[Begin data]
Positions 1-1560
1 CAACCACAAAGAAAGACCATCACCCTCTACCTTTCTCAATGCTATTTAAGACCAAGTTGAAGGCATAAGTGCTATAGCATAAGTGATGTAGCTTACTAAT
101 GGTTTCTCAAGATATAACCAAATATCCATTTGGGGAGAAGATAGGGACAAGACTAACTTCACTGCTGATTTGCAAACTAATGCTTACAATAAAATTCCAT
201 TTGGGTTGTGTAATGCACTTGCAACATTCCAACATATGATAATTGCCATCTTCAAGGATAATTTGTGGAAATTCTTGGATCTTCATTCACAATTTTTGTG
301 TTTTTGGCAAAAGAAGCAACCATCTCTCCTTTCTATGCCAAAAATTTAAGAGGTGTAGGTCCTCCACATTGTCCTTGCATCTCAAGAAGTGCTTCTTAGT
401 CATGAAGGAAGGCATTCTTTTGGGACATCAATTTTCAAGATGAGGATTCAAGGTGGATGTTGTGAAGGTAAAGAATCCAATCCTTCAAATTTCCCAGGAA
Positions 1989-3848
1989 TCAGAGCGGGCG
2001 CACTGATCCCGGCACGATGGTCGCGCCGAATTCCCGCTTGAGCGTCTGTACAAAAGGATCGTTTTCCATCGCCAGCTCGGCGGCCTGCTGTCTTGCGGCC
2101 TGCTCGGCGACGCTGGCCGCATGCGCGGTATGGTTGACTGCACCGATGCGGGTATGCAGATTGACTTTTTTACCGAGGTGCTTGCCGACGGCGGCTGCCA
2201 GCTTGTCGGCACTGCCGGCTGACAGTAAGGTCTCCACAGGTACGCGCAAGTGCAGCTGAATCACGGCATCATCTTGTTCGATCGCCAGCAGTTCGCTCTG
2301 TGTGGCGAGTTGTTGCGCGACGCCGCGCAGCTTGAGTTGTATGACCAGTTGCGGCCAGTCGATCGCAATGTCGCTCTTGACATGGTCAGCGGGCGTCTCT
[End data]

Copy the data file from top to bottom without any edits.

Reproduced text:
Positions 1-1560
1 CAACCACAAAGAAAGACCATCACCCTCTACCTTTCTCAATGCTATTTAAGACCAAGTTGAAGGCATAAGTGCTATAGCATAAGTGATGTAGCTTACTAAT
101 GGTTTCTCAAGATATAACCAAATATCCATTTGGGGAGAAGATAGGGACAAGACTAACTTCACTGCTGATTTGCAAACTAATGCTTACAATAAAATTCCAT
201 TTGGGTTGTGTAATGCACTTGCAACATTCCAACATATGATAATTGCCATCTTCAAGGATAATTTGTGGAAATTCTTGGATCTTCATTCACAATTTTTGTG
301 TTTTTGGCAAAAGAAGCAACCATCTCTCCTTTCTATGCCAAAAATTTAAGAGGTGTAGGTCCTCCACATTGTCCTTGCATCTCAAGAAGTGCTTCTTAGT
401 CATGAAGGAAGGCATTCTTTTGGGACATCAATTTTCAAGATGAGGATTCAAGGTGGATGTTGTGAAGGTAAAGAATCCAATCCTTCAAATTTCCCAGGAA
Positions 1989-3848
1989 TCAGAGCGGGCG
2001 CACTGATCCCGGCACGATGGTCGCGCCGAATTCCCGCTTGAGCGTCTGTACAAAAGGATCGTTTTCCATCGCCAGCTCGGCGGCCTGCTGTCTTGCGGCC
2101 TGCTCGGCGACGCTGGCCGCATGCGCGGTATGGTTGACTGCACCGATGCGGGTATGCAGATTGACTTTTTTACCGAGGTGCTTGCCGACGGCGGCTGCCA
2201 GCTTGTCGGCACTGCCGGCTGACAGTAAGGTCTCCACAGGTACGCGCAAGTGCAGCTGAATCACGGCATCATCTTGTTCGATCGCCAGCAGTTCGCTCTG
2301 TGTGGCGAGTTGTTGCGCGACGCCGCGCAGCTTGAGTTGTATGACCAGTTGCGGCCAGTCGATCGCAATGTCGCTCTTGACATGGTCAGCGGGCGTCTCT